St. John’s-based Beothuk Energy’s proposed $4-billion, offshore wind energy development for the southern tip of Nova Scotia is on the backburner two years after it was unveiled.
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|It was supposed to be a boon for Yarmouth’s economy.
A 200-kilometre undersea high-voltage transmission line, dubbed the Can-Am Link, was to connect the 1,000-megawatt energy project to the Boston area. Wind turbines on gravity bases were to sit in water no deeper than 30 metres.
The first phase, expected to produce 300-400 megawatts of electricity, was to come online in four to five years. The number of jobs to be created would have been close to 1,000 for that phase alone.
In late December 2015, Yarmouth Mayor Pam Mood called the project “exciting.”
But now, halfway through the projected schedule to get the first phase of the project up and running, a Beothuk Energy partner is saying the mega-wind farm off the southern tip of Nova Scotia is no longer a top priority.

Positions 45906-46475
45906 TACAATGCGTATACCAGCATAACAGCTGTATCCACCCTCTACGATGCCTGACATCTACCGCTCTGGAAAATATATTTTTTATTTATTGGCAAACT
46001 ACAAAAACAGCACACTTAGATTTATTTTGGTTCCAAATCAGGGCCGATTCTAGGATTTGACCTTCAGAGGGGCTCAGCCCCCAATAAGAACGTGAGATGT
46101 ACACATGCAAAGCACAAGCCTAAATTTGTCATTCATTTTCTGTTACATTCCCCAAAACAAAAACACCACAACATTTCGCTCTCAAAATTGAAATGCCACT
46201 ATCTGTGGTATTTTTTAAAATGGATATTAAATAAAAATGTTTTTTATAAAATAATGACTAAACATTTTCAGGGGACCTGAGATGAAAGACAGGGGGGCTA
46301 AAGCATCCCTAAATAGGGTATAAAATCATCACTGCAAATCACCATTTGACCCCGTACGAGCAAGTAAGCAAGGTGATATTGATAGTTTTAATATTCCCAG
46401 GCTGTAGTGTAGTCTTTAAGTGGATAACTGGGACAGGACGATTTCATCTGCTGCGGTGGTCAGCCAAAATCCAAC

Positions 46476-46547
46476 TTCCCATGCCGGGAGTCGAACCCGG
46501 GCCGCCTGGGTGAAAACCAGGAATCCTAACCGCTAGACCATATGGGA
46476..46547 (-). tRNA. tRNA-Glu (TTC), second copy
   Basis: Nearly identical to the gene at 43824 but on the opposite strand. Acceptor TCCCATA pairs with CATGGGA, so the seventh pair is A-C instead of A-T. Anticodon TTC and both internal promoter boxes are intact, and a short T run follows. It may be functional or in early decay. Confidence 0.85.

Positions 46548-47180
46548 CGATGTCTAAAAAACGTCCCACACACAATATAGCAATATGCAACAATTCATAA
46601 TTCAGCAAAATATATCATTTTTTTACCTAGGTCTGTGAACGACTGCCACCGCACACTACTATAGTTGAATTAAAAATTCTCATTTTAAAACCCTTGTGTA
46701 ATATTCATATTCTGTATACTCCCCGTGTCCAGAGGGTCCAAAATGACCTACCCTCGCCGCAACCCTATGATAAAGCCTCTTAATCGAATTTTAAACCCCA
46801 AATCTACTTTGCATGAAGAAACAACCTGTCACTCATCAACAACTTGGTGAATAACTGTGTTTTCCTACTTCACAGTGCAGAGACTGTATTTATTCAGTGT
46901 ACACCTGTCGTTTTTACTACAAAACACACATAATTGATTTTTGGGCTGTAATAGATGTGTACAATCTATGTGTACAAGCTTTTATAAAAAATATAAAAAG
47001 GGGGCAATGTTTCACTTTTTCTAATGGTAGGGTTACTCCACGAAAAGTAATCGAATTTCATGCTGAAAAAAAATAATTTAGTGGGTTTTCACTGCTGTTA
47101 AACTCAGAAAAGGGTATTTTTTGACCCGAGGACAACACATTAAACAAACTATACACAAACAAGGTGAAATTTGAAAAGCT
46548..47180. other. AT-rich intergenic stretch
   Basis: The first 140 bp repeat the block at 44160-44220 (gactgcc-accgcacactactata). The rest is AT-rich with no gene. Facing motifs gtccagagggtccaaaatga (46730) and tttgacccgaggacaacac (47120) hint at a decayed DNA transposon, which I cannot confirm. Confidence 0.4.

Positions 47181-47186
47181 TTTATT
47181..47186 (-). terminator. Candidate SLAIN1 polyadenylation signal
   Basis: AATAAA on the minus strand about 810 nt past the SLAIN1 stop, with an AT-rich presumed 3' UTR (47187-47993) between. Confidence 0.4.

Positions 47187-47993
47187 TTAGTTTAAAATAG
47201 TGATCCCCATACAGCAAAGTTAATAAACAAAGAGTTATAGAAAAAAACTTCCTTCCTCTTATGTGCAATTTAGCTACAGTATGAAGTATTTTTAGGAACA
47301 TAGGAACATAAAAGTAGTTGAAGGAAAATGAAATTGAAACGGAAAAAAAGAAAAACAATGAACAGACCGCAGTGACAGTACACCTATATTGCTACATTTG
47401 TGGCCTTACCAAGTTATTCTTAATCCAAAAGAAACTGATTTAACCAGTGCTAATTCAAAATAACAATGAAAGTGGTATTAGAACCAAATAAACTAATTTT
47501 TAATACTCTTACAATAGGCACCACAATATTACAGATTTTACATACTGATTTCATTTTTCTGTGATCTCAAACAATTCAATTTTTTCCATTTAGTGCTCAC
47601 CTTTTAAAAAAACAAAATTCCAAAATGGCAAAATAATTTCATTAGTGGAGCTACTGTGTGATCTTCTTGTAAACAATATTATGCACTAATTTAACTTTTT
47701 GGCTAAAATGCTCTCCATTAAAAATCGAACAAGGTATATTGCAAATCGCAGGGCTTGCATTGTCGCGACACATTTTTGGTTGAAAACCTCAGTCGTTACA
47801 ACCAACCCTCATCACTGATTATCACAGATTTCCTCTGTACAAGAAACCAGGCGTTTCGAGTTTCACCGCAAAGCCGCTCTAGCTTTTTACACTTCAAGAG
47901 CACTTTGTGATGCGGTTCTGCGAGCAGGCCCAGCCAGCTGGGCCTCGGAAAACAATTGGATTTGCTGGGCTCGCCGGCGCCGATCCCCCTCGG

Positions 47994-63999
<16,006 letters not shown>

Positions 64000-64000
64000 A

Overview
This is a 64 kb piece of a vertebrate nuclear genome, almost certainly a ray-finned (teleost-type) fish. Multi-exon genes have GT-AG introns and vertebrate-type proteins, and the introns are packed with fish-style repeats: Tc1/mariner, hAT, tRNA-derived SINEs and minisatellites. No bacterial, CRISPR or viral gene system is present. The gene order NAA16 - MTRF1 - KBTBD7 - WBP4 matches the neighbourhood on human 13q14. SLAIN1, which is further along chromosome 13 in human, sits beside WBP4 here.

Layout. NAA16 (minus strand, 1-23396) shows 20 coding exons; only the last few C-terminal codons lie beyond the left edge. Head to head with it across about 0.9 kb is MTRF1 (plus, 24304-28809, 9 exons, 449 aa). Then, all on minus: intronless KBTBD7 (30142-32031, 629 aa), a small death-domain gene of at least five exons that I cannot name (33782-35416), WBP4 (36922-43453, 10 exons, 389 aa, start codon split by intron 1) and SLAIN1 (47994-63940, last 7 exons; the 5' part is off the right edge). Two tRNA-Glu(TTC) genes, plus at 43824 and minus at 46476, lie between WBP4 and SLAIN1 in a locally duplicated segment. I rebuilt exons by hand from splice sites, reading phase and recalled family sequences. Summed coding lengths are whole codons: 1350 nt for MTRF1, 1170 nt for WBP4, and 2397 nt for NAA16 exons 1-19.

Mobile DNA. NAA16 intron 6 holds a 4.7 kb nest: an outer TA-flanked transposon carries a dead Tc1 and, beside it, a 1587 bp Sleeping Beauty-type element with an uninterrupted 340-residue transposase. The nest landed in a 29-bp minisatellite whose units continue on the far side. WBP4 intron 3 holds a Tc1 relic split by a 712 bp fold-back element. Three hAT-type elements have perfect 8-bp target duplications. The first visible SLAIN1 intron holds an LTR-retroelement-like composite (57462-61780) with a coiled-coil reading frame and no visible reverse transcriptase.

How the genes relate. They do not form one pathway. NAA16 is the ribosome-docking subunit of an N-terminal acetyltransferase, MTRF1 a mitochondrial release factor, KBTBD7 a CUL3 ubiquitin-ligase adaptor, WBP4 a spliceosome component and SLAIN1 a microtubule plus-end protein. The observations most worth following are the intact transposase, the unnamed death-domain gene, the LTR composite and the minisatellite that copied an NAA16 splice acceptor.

“You cannot work on six projects at the same time,” said Lars Thaaning Pedersen, co-chief executive officer of Copenhagen Offshore Partners, in an interview. “It costs too much and this Yarmouth project is not the highest priority.”
Kirby Mercer, chief executive officer for Beothuk Energy, did not reply to repeated requests for an interview about this massive, proposed wind energy development.